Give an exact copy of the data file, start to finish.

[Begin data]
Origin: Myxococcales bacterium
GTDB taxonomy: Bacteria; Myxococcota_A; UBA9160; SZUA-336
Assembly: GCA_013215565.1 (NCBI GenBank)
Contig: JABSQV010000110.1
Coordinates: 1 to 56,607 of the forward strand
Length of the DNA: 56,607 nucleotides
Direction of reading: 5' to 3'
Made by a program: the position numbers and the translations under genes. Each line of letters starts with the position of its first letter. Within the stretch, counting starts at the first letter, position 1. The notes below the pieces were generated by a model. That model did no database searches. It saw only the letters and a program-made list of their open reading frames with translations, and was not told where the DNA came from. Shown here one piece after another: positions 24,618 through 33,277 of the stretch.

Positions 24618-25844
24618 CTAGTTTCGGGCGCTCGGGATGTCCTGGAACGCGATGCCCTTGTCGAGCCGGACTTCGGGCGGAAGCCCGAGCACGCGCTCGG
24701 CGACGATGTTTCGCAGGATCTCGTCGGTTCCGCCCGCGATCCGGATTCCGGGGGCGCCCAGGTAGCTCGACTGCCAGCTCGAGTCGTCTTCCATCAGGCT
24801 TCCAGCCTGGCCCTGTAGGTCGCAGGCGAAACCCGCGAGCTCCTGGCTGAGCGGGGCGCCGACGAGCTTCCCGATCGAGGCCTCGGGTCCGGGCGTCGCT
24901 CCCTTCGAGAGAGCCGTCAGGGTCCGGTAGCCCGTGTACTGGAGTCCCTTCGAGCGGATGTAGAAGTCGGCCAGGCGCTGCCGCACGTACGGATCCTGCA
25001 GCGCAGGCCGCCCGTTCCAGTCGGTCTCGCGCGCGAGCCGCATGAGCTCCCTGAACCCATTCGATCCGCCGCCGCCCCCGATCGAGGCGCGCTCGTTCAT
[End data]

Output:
Origin: Myxococcales bacterium
GTDB taxonomy: Bacteria; Myxococcota_A; UBA9160; SZUA-336
Assembly: GCA_013215565.1 (NCBI GenBank)
Contig: JABSQV010000110.1
Coordinates: 1 to 56,607 of the forward strand
Length of the DNA: 56,607 nucleotides
Direction of reading: 5' to 3'
Made by a program: the position numbers and the translations under genes. Each line of letters starts with the position of its first letter. Within the stretch, counting starts at the first letter, position 1. The notes below the pieces were generated by a model. That model did no database searches. It saw only the letters and a program-made list of their open reading frames with translations, and was not told where the DNA came from. Shown here one piece after another: positions 24,618 through 33,277 of the stretch.

Positions 24618-25844
24618 CTAGTTTCGGGCGCTCGGGATGTCCTGGAACGCGATGCCCTTGTCGAGCCGGACTTCGGGCGGAAGCCCGAGCACGCGCTCGG
24701 CGACGATGTTTCGCAGGATCTCGTCGGTTCCGCCCGCGATCCGGATTCCGGGGGCGCCCAGGTAGCTCGACTGCCAGCTCGAGTCGTCTTCCATCAGGCT
24801 TCCAGCCTGGCCCTGTAGGTCGCAGGCGAAACCCGCGAGCTCCTGGCTGAGCGGGGCGCCGACGAGCTTCCCGATCGAGGCCTCGGGTCCGGGCGTCGCT
24901 CCCTTCGAGAGAGCCGTCAGGGTCCGGTAGCCCGTGTACTGGAGTCCCTTCGAGCGGATGTAGAAGTCGGCCAGGCGCTGCCGCACGTACGGATCCTGCA
25001 GCGCAGGCCGCCCGTTCCAGTCGGTCTCGCGCGCGAGCCGCATGAGCTCCCTGAACCCATTCGATCCGCCGCCGCCCCCGATCGAGGCGCGCTCGTTCAT